Wild Turkey Hunting in NH
New Hampshire's spring gobbler season runs May 3-31, with a youth turkey weekend held just prior to the opening of the spring gobbler season.
New Hampshire offers fall turkey hunters a 3-month autumn archery season from September 15 to December 15, as well as a fall shotgun opportunity in many WMUs (Click here for map).
Turkey hunting regulations also can be found in the N.H. Hunting Digest (click here)
Did you know? New Hampshire has an estimated 40,000 wild turkeys statewide!
- Turkey registration stations -- CLICK HERE and look for stations with a "T" for turkey
- Know hens from gobblers
- Turkey Hunting Safety
- Turkey trend charts population
- Tips on cleaning your turkey
- Read "Turkey Music" - NHWJ article about turkey hunting
- May 3 to May 31: Statewide
- Limit: One male or bearded turkey
- Hunting hours: 1/2 hour before sunrise to 12 noon.
- Legal methods: Archery or shotgun (10, 12, 16 or 20 gauge shotgun using 2 or smaller size shot)
- Registration: The fully feathered, intact turkey must be registered and sealed
within 24 hours of the time of taking.
New Hampshire's youth turkey hunt is held statewide on the first weekend prior to May 3 (Saturday and Sunday, April 25-26, 2015). During the special weekend, youth hunters are allowed to take one male or bearded turkey by archery or shotgun. Youth hunters are required to purchase a turkey license in order to participate, although they do not need to possess a hunting license. Youths must be age 15 or younger, and must be accompanied by a properly licensed adult age 18 or older; the adult may not carry a firearm.
- Read "Turkey Tales" N.H. Wildlife
Journal article about the youth turkey hunt.
2015 Fall Archery Season
One wild turkey of either sex may be taken by archery.
- Sept. 15 - Dec. 15: WMUs B-M
- Sept. 15 - Dec. 8: WMU A
- Combined limit: One turkey, either sex
- Legal methods: Archery only
- Hunting hours: 1/2 hour before sunrise to 1/2 hour after sunset.
- Registration: The fully feathered, intact turkey must be registered and sealed within 24 hours of the time of taking.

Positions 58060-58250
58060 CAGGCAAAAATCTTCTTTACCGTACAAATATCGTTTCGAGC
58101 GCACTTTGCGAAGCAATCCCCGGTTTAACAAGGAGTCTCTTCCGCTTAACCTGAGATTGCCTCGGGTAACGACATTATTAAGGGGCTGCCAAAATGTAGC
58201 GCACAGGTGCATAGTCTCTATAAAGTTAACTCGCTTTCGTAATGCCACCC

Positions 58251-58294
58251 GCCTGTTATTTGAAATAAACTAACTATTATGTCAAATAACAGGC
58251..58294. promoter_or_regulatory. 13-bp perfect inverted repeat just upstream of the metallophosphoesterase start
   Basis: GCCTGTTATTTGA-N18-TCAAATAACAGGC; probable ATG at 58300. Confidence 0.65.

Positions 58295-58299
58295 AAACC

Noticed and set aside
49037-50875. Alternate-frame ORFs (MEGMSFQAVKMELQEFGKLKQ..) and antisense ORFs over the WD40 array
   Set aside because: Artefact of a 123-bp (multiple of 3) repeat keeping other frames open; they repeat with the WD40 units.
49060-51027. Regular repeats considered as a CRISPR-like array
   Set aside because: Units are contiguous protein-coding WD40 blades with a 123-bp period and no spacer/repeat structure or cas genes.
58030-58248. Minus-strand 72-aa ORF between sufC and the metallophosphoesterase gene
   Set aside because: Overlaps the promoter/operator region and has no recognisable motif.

- Season dates: Monday through Friday, October 12-16, 2015
Purchase of a turkey permit (and a N.H. hunting license for those age 16 - 67) allows the taking of one male turkey during the spring gobbler season AND one male or hen turkey during the fall. Hunters may take only a single turkey during the fall, either with bow and arrow during the archery season, or with a shotgun during the shotgun season. The bird must be tagged with the "fall" tag
Shooting hours for the fall season will begin one-half hour before sunrise and end one-half hour after sunset. The fully feathered, intact turkey must be registered and sealed within 24 hours of the time of taking.
General Turkey Hunting Info
- For details on seasons, shooting hours, and other rules, please consult the N.H. Hunting and Trapping Digest.
- It is unlawful to
take a turkey with a rifle, dogs, electronic calling devices,
live decoys, or while it is perched in a tree.
- EXCEPTION: Dogs are allowed during the NH fall turkey season only to facilitate the hunter in breaking up the flocks.
- If using a bow, it must be at least a 30-pound-pull bow.
- The name and address of the archer shall be plainly printed on each arrow. Fixed blade broadheads shall not be less than 7/8 inch wide. Retractable blade broadheads may be smaller than 7/8 inch wide in flight, but not less than 7/8 inch wide when open. There is no maximum size restriction on fixed blade or retractable blade broadheads.
- The turkey must be tagged immediately upon killing. Registration is required, and the bird must be fully feathered and intact, but may be gutted. A $2 registration fee is required.
- Companion hunting: A person who has taken a turkey may assist another properly licensed turkey hunter by calling only. The person assisting by calling shall not possess a firearm or bow and arrow.
The turkey license required to hunt turkey in New Hampshire covers both the spring and fall turkey seasons; the price is $16 for residents and $31 for non-residents. In addition to the turkey license, residents also must have a current N.H. hunting, archery or combination license, and nonresidents must have a big game hunting or archery license, depending on their hunting plans. Click here to buy your license or permit online.
Create Turkey Habitat!
Are you working to improve conditions on your land for wild turkeys? Click here for tips from the National Wild Turkey Federation on creating wildlife openings.
Turkeys: A Wildlife Restoration Success Story
New Hampshire offers excellent opportunities for hunting wild turkey. This is possible today only because turkeys have made an amazing comeback in New Hampshire. By 1854, the birds had completelydisappeared in the state because of habitat loss and market and subsistence hunting - and the fact that no Fish and Game Department existed to regulate these activities. Restoration efforts began in 1975, when Fish and Game released 25 wild turkeys in New Hampshire; careful management based on good science has allowed that initial introduction to grow to more than 40,000 birds today. This population is a true wildlife restoration success story in the Granite State -- thanks to the Federal Aid in Sport Fish and Wildlife Restoration Program!